Former top NZ marathon runner criticises new IOC transgender rules
26 November, 2021, 1:15 pm
Former New Zealand marathon runner Alison Roe has criticised the International Olympic Committee’s new framework for transgender and intersex athletes.
Recently the IOC announced a new framework for transgender and intersex athletes, dropping controversial policies that required competing athletes to undergo “medically unnecessary” procedures or treatment.
The new framework makes inclusion the first of the guiding principles and drops the testosterone suppression requirements.
But in a statement the Save Women’s Sport Australasia lobby group said the new framework fails to balance the rights of female athletes to safety and fair competition and was a “cop out”.
“The IOC decision released last week ignores the wealth of scientific evidence, and common sense, that males have a competitive advantage against females in almost all sports,” said the organisation’s spokesperson Ro Edge.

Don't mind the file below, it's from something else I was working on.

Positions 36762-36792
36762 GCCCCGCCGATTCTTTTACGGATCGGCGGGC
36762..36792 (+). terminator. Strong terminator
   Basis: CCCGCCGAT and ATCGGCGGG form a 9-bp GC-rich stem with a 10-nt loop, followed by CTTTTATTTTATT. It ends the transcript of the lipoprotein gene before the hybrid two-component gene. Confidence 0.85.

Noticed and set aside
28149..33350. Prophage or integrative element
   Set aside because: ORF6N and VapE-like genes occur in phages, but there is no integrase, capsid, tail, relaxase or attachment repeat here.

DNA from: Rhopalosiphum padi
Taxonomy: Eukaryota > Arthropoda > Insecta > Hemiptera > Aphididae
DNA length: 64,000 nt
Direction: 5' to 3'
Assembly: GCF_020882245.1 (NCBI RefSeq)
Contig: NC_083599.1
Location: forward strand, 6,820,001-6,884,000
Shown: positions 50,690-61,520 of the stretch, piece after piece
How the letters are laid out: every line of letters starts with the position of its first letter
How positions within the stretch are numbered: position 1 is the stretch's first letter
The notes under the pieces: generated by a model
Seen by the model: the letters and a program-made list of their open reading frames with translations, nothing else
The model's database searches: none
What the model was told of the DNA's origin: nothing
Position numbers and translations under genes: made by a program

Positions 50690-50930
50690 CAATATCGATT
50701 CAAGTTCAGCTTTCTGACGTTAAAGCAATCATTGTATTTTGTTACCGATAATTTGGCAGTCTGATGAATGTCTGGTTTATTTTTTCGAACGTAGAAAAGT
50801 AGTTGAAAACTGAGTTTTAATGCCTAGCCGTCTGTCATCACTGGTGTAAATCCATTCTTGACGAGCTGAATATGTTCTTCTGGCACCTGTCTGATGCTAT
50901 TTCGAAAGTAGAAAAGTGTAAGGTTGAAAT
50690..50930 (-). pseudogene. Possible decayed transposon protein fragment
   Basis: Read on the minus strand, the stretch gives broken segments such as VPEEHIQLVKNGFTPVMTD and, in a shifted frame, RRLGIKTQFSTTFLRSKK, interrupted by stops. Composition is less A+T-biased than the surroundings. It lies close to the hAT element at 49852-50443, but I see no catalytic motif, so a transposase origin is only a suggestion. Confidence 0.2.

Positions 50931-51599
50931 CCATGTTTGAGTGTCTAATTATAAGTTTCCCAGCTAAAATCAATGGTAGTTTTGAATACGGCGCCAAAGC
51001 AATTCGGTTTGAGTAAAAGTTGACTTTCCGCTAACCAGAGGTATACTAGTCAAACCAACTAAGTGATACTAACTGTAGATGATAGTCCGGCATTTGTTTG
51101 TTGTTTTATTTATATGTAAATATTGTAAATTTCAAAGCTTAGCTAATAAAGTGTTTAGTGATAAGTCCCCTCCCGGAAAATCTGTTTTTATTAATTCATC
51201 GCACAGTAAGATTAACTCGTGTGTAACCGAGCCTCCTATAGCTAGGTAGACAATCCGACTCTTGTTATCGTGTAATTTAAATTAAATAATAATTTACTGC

“It has effectively eliminated the female category in sports by now allowing any male to compete in the female category on the basis only of “self-identification” as a woman,'” she said.
Roe, who won the New York marathon in 1981, said “it wasn’t that long ago that women around the globe stood up for and claimed their own sporting categories in order to participate fairly and to be recognised in sport….now women are having to literally ‘fight’ to protect their own women’s category”.
“In order to restrict a male from competing as a female, an individual sporting body will have to provide its own “robust and peer-reviewed research” to prove that women will be unfairly disadvantaged.
“This is indefensible….it’s clear the IOC hasn’t been able to figure out how to allow the inclusion of transwomen in the female category without it impacting fairness and safety for female athletes – and that’s because it is an impossible task,” said Roe.
The IOC Transgender Framework prioritises inclusion said Edge.
“It states that “everyone, regardless of gender identity, should be able to participate in sport safely and without prejudice”.
“While no one should disagree with that, the real question is, should a person have the right to participate in any category they choose?”